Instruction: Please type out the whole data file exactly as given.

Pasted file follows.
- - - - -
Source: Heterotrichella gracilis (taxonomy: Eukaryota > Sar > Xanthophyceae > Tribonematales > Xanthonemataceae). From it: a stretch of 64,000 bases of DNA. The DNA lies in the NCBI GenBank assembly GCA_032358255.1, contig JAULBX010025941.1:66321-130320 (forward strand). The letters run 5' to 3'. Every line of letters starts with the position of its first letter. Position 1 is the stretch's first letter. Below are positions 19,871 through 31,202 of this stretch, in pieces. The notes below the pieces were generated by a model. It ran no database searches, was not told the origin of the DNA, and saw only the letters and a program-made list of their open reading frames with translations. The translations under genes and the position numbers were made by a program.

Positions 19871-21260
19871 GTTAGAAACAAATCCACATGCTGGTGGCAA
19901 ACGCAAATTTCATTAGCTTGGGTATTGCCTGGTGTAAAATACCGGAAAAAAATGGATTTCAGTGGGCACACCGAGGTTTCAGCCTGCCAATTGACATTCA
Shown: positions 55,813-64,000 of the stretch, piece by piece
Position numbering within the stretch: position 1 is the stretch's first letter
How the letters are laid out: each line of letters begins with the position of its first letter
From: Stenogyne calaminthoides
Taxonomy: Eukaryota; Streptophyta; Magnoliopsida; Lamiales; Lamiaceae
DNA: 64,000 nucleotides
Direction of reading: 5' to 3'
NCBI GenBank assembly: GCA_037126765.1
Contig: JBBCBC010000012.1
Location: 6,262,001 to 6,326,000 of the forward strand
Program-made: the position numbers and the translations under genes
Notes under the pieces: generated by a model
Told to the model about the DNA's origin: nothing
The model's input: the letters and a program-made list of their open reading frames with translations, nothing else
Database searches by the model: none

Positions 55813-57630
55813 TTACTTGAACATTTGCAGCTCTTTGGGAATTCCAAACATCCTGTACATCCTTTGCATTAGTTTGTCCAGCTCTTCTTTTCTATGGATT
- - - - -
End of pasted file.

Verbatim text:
Source: Heterotrichella gracilis (taxonomy: Eukaryota > Sar > Xanthophyceae > Tribonematales > Xanthonemataceae). From it: a stretch of 64,000 bases of DNA. The DNA lies in the NCBI GenBank assembly GCA_032358255.1, contig JAULBX010025941.1:66321-130320 (forward strand). The letters run 5' to 3'. Every line of letters starts with the position of its first letter. Position 1 is the stretch's first letter. Below are positions 19,871 through 31,202 of this stretch, in pieces. The notes below the pieces were generated by a model. It ran no database searches, was not told the origin of the DNA, and saw only the letters and a program-made list of their open reading frames with translations. The translations under genes and the position numbers were made by a program.

Positions 19871-21260
19871 GTTAGAAACAAATCCACATGCTGGTGGCAA
19901 ACGCAAATTTCATTAGCTTGGGTATTGCCTGGTGTAAAATACCGGAAAAAAATGGATTTCAGTGGGCACACCGAGGTTTCAGCCTGCCAATTGACATTCA
Shown: positions 55,813-64,000 of the stretch, piece by piece
Position numbering within the stretch: position 1 is the stretch's first letter
How the letters are laid out: each line of letters begins with the position of its first letter
From: Stenogyne calaminthoides
Taxonomy: Eukaryota; Streptophyta; Magnoliopsida; Lamiales; Lamiaceae
DNA: 64,000 nucleotides
Direction of reading: 5' to 3'
NCBI GenBank assembly: GCA_037126765.1
Contig: JBBCBC010000012.1
Location: 6,262,001 to 6,326,000 of the forward strand
Program-made: the position numbers and the translations under genes
Notes under the pieces: generated by a model
Told to the model about the DNA's origin: nothing
The model's input: the letters and a program-made list of their open reading frames with translations, nothing else
Database searches by the model: none

Positions 55813-57630
55813 TTACTTGAACATTTGCAGCTCTTTGGGAATTCCAAACATCCTGTACATCCTTTGCATTAGTTTGTCCAGCTCTTCTTTTCTATGGATT